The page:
Condition Care Guide
What is nail fungus?
Fungal infections of the nails (onychomycosis) can be a persistent and sometimes embarrassing problem, and occasionally can become painful. These infections develop when fungi, known as dermatophytes, burrow under nails causing them to become crusty, thick, discolored and distorted.
What are the symptoms?
The first sign of nail fungus is a white or yellow spot appearing underneath the tip of the nail, which then thickens and distorts the nail as the infection progresses. As fungi grow under and into the nail, crusting, discoloration and darkening begin. Moreover, infected nails often separate from the nail bed, which can cause pain in the tips of fingers and toes, as well as a slightly foul-smelling odor.
What are the causes?
You can pick up a fungal infection while walking barefoot at a swimming pool, in a gym locker room or shower, or even when having a pedicure under less-than-sanitary conditions. The fungus thrives in warm, dark, moist environments, like showers or sweaty shoes. Susceptibility may be heightened among those who have diabetes, an immune-deficiency condition, a history of athlete's foot, or who are prone to excessive perspiration. Foot fungus usually will travel through an opening in the skin or separation in the nail bed, and if continually exposed to warm and moist environments, will grow in abundance. Infection with nail fungus seems to occur more in toes than fingers because toenails usually are confined to the dark, warm, and moist environments where fungus thrives, as opposed to fingers, which are out in light and open air. Diminished blood circulation to the toes as compared with the fingers can also make it harder for the body's immune system to detect and eliminate infection.
What is the conventional treatment?
There are antifungal creams available over the counter, but their efficacy is questionable. The oral anti-fungal medications are much more effective, but not without bothersome side effects ranging from skin rashes to liver damage. These medications must be used with caution, especially since treatment is usually long-term. Fluconazole (Diflucan), Itraconazole (Sporanox) and Terbinafine (Lamisil) are a few commonly prescribed oral antifungal medications. They must be taken anywhere from 6 to 12 weeks as these infections are not quick to clear up.
There is a "nail lacquer" called ciclopirox that can be painted on the nail, applying it daily for a week, wiping the layers off with alcohol, then beginning again. This tedious process is done for up to a year and only has a 10% efficacy rate. Any topical application tends to work better when used in conjunction with oral medications. Serious infections may warrant removal of the nail.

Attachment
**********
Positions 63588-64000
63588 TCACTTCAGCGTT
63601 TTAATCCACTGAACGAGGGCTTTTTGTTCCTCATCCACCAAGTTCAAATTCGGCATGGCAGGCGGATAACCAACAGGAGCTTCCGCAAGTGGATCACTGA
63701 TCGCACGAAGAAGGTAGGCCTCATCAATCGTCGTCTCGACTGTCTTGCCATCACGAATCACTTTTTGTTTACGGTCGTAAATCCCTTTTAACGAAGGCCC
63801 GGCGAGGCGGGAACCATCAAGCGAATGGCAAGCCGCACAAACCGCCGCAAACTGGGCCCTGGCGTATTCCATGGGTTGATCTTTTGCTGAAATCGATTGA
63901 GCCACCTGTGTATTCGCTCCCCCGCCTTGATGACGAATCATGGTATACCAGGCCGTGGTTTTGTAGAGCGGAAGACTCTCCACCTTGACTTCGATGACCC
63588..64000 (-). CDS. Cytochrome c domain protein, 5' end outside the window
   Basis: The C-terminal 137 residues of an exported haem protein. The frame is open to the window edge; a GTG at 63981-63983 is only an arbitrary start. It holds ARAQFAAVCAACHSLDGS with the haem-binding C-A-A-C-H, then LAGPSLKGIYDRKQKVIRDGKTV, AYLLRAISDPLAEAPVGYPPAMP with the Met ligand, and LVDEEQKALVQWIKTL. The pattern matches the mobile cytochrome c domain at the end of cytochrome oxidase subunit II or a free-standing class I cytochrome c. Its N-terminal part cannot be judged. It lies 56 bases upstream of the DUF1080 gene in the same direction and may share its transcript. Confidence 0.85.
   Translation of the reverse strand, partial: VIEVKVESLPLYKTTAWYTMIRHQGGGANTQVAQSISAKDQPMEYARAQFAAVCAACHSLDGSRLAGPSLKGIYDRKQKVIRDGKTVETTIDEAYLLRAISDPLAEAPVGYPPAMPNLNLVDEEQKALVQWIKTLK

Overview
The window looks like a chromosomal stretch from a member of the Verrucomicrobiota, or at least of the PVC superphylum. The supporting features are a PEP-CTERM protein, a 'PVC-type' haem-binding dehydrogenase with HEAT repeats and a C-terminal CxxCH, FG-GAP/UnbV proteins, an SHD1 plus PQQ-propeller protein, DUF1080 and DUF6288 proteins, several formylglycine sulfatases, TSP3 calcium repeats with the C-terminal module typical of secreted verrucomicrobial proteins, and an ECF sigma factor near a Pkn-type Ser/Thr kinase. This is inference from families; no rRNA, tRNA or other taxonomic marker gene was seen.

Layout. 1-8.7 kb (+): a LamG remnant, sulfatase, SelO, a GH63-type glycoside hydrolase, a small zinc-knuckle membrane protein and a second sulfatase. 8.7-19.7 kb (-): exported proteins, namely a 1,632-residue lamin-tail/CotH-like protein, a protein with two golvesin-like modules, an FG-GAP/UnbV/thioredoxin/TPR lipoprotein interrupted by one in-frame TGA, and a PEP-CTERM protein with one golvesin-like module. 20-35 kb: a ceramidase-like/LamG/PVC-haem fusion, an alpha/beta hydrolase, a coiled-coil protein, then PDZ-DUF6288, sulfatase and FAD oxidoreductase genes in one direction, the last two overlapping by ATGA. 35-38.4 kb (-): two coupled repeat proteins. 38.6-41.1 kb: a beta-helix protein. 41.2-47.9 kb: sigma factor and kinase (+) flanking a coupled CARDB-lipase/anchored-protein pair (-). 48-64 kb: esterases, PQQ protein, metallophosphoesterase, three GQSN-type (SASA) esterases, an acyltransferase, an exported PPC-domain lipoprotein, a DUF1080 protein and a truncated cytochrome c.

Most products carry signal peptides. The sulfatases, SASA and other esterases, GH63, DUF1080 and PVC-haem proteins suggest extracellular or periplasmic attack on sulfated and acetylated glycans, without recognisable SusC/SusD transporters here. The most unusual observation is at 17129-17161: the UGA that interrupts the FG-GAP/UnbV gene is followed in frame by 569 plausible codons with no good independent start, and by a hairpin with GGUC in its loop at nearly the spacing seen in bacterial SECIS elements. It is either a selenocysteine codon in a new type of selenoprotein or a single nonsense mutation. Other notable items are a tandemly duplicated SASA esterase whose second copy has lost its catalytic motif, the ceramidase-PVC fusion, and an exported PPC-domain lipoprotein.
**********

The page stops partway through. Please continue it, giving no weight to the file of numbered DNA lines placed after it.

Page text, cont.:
Doctors also advise keeping nails trimmed short and allowing time for the feet to dry after showers, baths or swimming, using absorbent socks, and discarding old shoes that may contain fungal spores.
What therapies does Dr. Weil recommend for nail fungus?
Dr. Weil has always recommended using tea tree oil, a natural disinfectant sold at health food stores, for nail fungus. Here, too, you won't get speedy results. Paint the oil on affected nails twice a day for at least two months. The nail has to grow out for the fungus to be eradicated, so you may not see results for a year. An alternative remedy is grapefruit seed extract used the same way as tea tree oil - twice a day for at least two months. Eating 1-2 cloves of raw garlic a day may also be helpful over time as garlic has significant anti-fungal properties.
The oral anti-fungal drugs for treatment of nail fungus seem to be effective but are expensive and not as safe. While cases of toxicity are rare, Dr. Weil sees no reason to take even a small risk for a problem that is usually cosmetic. In painful cases, podiatrists may temporarily remove infected nails so that a topical anti-fungal medication can be applied directly to the nail bed. In stubborn cases, an infected nail can be permanently removed.
Although Dr. Weil has seen no scientific studies showing that Vicks VapoRub works, a lot of anecdotal evidence suggests that it can help get rid of nail fungus in some cases. These informal reports, however, are highly inconsistent. Some people say it took only a few days to see improvement, others say they used it faithfully twice daily for four to six months before they noticed results. Dr. Weil sees no particular reason why this remedy would work, other than the fact that it contains camphor, which has anti-fungal properties. If you want to try it, rub a small dab of the ointment into affected nails twice a day.
Vinegar has been used traditionally to ward off nail fungus. Evidence of efficacy is sketchy at best, but you could try soaking your feet in 1 part vinegar to 2 parts warm water for 15 - 20 minutes daily.
Whatever treatment you choose, take these precautions to prevent recurrences:
- Keep your feet as clean and dry as possible
- Wear waterproof sandals at swimming pools or other wet public areas
- Change your socks or hose daily
- Clip toenails straight across and keep them shorter than the tips of your toes
- Avoid tight hosiery, which promotes moisture retention, and wear synthetic fabric socks that wick moisture away from feet better than cotton or wool
Be especially careful of any nail problem if you have an immune-deficient condition or diabetes and have foot concerns already. What might start out as a cosmetic problem can quickly turn into a more serious issue leading to complicated fungal infections mixed with bacteria, skin breakdown, worsening pain, neuropathy, and in the case of advanced diabetes, permanent nail removal or even amputation of the toe.